CNN has consistently reported on human trafficking crimes, and its recent report on African women being held in slave-like conditions in Newark, New Jersey reveals the classic pattern of exploitation in contemporary society.
The report focuses on two women — from among 20 — trafficked into the U.S. from the west African nations of Ghana and Togo. The women were put to work in beauty salons, where they worked up tp 14 hours per day, sometimes seven days a week. When not working, they were held like prisoners in over-crowded rooms, watched over by their traffickers, denied any semblance of freedom, and generally mal-treated as slaves.
The women’s accounts are shocking and compelling, but — unfortunately — not all that unusual in several respects. For one thing, the women were “recruited” from Africa as minors, still naive about the larger world and especially vulnerable to the persuasive promises of the traffickers. On a global basis, the vulnerability of young girls is — next to poverty — perhaps the key contributing factor that explains the growth of human trafficking.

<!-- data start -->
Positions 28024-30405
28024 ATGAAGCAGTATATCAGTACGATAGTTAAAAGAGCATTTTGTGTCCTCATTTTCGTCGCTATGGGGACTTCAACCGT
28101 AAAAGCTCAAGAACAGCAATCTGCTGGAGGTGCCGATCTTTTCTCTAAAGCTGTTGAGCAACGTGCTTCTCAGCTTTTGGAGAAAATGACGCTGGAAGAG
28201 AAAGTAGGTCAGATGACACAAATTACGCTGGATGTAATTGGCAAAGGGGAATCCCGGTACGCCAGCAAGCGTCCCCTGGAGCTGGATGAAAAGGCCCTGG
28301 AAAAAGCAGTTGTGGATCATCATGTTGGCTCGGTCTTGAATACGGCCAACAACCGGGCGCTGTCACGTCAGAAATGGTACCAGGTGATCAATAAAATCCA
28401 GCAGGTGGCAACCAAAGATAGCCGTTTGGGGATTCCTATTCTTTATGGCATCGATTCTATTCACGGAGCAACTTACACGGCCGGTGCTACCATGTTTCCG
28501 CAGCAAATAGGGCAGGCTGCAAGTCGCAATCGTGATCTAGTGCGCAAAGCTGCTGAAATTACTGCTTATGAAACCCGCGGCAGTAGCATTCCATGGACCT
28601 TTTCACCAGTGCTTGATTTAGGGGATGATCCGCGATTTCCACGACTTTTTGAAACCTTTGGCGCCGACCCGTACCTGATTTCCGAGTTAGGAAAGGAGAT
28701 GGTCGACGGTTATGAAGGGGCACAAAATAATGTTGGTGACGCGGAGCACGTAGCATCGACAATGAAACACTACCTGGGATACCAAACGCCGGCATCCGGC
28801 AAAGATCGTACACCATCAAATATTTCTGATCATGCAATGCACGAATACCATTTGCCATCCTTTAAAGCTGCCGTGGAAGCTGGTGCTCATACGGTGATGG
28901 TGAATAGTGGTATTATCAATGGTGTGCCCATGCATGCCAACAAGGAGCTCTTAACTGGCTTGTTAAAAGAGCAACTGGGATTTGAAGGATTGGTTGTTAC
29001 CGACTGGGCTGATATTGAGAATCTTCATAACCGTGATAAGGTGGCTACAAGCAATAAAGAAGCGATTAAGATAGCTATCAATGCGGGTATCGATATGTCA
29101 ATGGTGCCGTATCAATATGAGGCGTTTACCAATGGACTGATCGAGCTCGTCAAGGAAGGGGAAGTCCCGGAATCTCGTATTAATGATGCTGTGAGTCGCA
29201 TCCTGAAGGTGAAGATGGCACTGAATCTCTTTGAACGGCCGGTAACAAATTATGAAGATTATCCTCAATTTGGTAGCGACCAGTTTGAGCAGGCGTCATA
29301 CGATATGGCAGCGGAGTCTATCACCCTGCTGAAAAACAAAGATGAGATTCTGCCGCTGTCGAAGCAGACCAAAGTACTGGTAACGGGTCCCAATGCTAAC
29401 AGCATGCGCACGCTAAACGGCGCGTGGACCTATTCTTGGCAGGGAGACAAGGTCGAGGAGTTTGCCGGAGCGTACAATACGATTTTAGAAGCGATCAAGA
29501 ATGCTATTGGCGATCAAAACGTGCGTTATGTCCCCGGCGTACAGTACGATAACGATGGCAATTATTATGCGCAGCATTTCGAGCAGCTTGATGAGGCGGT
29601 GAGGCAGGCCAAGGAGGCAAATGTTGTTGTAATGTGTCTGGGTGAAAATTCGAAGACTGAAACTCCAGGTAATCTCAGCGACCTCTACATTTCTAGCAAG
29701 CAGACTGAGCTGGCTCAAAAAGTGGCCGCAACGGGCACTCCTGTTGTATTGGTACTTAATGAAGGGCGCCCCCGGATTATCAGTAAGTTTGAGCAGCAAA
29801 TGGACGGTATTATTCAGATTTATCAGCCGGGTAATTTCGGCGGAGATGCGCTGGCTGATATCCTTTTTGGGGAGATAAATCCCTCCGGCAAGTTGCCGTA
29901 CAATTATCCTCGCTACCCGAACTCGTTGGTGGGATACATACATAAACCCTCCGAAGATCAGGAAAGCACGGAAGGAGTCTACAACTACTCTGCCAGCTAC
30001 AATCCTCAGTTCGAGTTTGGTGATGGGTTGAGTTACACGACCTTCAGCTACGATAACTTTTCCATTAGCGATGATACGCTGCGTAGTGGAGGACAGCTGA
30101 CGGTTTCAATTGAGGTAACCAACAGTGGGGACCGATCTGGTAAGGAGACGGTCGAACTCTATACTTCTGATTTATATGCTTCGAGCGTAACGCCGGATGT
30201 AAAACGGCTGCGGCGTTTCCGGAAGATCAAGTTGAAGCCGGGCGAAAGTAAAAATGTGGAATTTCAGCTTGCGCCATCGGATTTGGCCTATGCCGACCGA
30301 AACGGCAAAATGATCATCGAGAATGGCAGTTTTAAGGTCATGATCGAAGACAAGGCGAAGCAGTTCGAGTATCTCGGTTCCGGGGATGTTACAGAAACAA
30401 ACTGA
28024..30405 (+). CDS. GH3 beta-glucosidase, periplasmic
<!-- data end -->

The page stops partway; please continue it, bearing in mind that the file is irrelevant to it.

For another, the traffickers were not outsiders, but instead Africans themselves. And one of the gang leaders was a woman. Contrary to widely-held assumptions, traffickers and victims often are from the same nation, the same social-economic class — even the same neighborhood. A surprising number of convicted traffickers are women (many of themtrafficking survivors).
The other common pattern in the CNN story is trafficking’s invisibility. The women worked with customers from the greater New York area for years, without anyone apparently suspecting that the person who was braiding their hair or doing their nails was a slave being held captive. Why the victims didn’t say anything to their customers reveals another typical trafficking situation: the dominating fear of physical reprisal. Traffickers combine sweet-talking promises with ugly threats of violence, making many victims scared to death to speak up.
As the CNN broadcast reflects, the news media is beginning to pay attention to the issue of human trafficking. That’s all to the good, especially if viewers also begin to take notice.